Saturday, November 22, 2008
Friday, November 21, 2008
Best Picture, 'Slumdog Millionaire,' 'Frost/Nixon,' 'Doubt,' 'Revolutionary Road,' 'The Reader.' Maybe 'The Curious Case of Benjamin Button.' Extremely strong possibility of 'The Dark Knight.' 'WALL-E' is good enough, but voters will cover it in the best animation category. 'Synecdoche, New York' is easily good enough, but they're embarrassed you had to explain it to them.The big wild card? No one's seen Clint Eastwood's 'Gran Torino' yet.
You've got to have a baby with a name that could be a rock star or a senator, so he'll get work either way.And so a few weeks later, Ashlee has a baby boy. Ladies and gentlemen, I present the newest addition to the United States Senate, Bronx Mowgli Wentz.
Better hope that little Bronx can carry a tune.
(see also Baby Name Wizard Laura Wattenberg's take on the Jolie-induced trendiness of names ending in "x'")
IMHO: Rhode Island, Missouri, Vermont and the ironically phallic Utah design are awesome; I am not a fan of the random montages of Ohio, Florida and Arkansas.
(DC, Puerto Rico, Guam, etc. still to come next year.)
Thursday, November 20, 2008
That's the Denis Leary whose new book, if you haven't been watching the Daily Show or reading E! Online, says:
There is a huge boom in autism right now because inattentive mothers and competitive dads want an explanation for why their dumb-ass kids can't compete academically, so they throw money into the happy laps of shrinks…to get back diagnoses that help explain away the deficiencies of their junior morons. I don't give a [bleep] what these crackerjack whack jobs tell you—yer kid is NOT autistic. He's just stupid. Or lazy. Or both.Leary says, apparently with some justification, that one can't just read that passage out of context:
I thought I made my feelings about autism very clear: that I not only support the current rational approaches to the diagnoses and treatment of real autism but have witnessed it firsthand while watching very dear old friends raise a functioning autistic child.... The point of the chapter is not that autism doesn't exist -- it obviously does -- and I have nothing but admiration and respect for parents dealing with the issue, including the ones I know. The bulk of the chapter deals with grown men who are either self-diagnosing themselves with low-level offshoots of the disease or wishing they could as a way to explain their failed careers and troublesome progeny.Let me say that I believe Leary's explanation of his intent completely. He refers to specific paragraphs of his book, and he's done enough charity work to earn the benefit of the doubt. I do not for a second believe that he either said or was trying to say that autism isn't an actual, devastating disorder.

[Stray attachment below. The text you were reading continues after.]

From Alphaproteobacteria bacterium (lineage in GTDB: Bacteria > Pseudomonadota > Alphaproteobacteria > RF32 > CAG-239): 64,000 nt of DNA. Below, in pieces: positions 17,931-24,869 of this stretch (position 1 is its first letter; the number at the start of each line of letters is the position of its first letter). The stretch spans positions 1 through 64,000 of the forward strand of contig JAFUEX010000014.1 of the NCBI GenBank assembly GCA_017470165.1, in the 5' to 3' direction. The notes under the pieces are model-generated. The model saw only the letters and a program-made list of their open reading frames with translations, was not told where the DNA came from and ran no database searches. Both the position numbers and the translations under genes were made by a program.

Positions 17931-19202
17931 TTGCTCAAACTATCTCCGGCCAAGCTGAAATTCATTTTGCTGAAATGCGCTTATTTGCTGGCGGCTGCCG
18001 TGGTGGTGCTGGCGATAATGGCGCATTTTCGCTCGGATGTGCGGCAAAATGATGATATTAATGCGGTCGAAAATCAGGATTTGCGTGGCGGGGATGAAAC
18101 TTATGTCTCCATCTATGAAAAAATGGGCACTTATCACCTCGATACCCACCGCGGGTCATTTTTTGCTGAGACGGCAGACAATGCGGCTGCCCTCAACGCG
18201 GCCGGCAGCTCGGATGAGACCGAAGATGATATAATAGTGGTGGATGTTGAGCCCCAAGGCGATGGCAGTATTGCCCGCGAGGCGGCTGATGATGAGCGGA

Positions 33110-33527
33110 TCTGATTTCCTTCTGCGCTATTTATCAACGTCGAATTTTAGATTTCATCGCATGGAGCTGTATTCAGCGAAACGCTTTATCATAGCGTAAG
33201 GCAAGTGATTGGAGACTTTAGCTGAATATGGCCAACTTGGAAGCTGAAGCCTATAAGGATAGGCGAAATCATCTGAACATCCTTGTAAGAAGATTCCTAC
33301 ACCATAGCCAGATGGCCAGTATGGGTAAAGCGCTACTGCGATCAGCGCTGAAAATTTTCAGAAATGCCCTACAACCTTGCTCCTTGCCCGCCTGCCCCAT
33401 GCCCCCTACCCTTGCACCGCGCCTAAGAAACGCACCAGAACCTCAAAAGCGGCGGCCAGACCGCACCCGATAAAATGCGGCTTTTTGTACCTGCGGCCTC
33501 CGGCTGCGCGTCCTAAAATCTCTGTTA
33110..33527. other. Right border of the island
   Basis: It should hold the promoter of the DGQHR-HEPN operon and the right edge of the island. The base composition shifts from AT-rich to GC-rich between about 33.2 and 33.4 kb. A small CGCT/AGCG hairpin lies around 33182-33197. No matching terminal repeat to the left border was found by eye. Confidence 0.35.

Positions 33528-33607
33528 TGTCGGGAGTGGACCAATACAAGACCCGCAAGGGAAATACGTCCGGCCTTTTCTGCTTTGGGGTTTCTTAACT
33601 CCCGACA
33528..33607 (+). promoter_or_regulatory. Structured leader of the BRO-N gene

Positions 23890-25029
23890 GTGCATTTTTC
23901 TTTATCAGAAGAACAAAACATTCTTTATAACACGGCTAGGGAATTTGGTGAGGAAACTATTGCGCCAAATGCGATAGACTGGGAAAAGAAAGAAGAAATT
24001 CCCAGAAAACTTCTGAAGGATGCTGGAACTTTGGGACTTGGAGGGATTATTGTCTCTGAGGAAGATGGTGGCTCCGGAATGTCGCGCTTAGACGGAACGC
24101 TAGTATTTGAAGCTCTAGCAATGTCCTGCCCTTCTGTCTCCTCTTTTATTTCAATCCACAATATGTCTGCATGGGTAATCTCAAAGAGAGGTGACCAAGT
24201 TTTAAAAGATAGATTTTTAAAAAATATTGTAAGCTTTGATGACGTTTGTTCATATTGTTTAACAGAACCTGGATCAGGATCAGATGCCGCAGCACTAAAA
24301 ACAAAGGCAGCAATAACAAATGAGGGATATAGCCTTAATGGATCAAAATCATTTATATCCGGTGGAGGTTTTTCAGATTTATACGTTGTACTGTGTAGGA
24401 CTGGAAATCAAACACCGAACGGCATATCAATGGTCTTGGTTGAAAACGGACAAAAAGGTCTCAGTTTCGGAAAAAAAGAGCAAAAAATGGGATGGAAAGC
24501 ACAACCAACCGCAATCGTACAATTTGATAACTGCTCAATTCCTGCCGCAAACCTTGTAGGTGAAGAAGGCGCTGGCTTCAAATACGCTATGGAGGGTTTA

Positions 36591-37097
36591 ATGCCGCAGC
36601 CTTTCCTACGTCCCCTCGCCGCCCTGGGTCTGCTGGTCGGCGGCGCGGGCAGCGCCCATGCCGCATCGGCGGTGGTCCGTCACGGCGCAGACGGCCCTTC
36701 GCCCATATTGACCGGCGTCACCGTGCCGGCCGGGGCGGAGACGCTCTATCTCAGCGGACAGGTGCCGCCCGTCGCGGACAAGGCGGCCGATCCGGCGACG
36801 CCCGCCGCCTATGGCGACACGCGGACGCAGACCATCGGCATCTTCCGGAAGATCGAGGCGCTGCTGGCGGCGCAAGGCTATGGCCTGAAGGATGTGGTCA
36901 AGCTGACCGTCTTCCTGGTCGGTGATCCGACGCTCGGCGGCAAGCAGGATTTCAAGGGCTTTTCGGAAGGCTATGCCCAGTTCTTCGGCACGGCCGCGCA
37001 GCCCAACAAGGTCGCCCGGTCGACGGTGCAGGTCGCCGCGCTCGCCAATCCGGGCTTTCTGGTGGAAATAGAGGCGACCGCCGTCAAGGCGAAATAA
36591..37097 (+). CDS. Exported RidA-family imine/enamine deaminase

And guess what: it doesn't matter. What he actually said is idiotic.
First, Leary's premise is that there is a difference between "real autism" (his words), which exists, and something else, and that Leary himself can tell the difference. It's not clear whether Leary thinks the something else -- "low-level offshoots" of autism -- exists and is just wishfully misdiagnosed, or whether Leary just thinks that Aspergers and PDD don't exist because he thinks they don't exist. Either way, it's an uninformed opinion. I read an article by a guy who said of his son, "if you met him for ten minutes, you wouldn't notice anything. If you spent a half-hour with him, you'd think he was quirky. If you spent several hours with him, you would know that something was wrong." My guess is that Leary's broad-stroke generalization isn't based on the three-hour encounter, or even the 10-minute one. As between a parent's questionable "self-diagnosis" and Leary's completely uninformed one, I'll take the parent's, thanks.
That's not what bothers me the most about Leary's argument, though. It's the thought that "inattentive mothers" and "competitive fathers" are shopping for diagnoses for selfish reasons. If anybody out there is sympathetic to Leary's argument, let me ask you: whether you are inattentive, competitive, or neither, what would you do if your kid were having unusual, even if "low-level" difficulties? Late speech, inability to handle abstract concepts, failure to interact with other children, complete indifference to typical children's interests, poor motor control? Would you say, "dang, my kid is stupid and lazy," or would you go to an expert and say "is something wrong with my kid?" Even if you're paranoid and crazy and your kid is just fine, would that somehow make you a bad parent?
One thing it would not make you, notwithstanding Leary's argument, is lazy. Let me tell you what you can expect with a diagnosis of a "low-level offshoot" of autism. With a diagnosis of Asperger's or PDD, you get the hope that with therapy and hard work, your child will learn to pass, to seem "normal" (the ASD community prefers "neurotypical") enough to live the life that you lived or better. But you also get some other stuff. You can expect a lot of hard work and frequent disappointment. If you are lucky, you can expect countless hours -- weekends, afternoons, time off work -- with therapists, at a cost of tens of thousands of dollars a year for years and years. If you are very, very lucky, you will fight a constant battle with your insurance companies and government service providers, month after month, to get them to pay for it. If you are less lucky but still lucky, you will lose this fight and pay out of your own pocket. If you are unlucky, you will take what you can get from the state and can afford on your own but you will not have the resources to pay for interventions that are recommended to you and you will watch your kid fall further behind and know that you were unable to provide the help that other people could afford. And all of these parents, the lucky and the unlucky ones, get to worry every night about whether their kids will ever get to the point where they won't be called stupid and lazy out of ignorance or malice. What Leary doesn't understand, and what these parents do, is that a diagnosis isn't an end product; it's the beginning of a very long and possibly endless ordeal full of exhausting work, interminable frustration, and sickening heartbreak.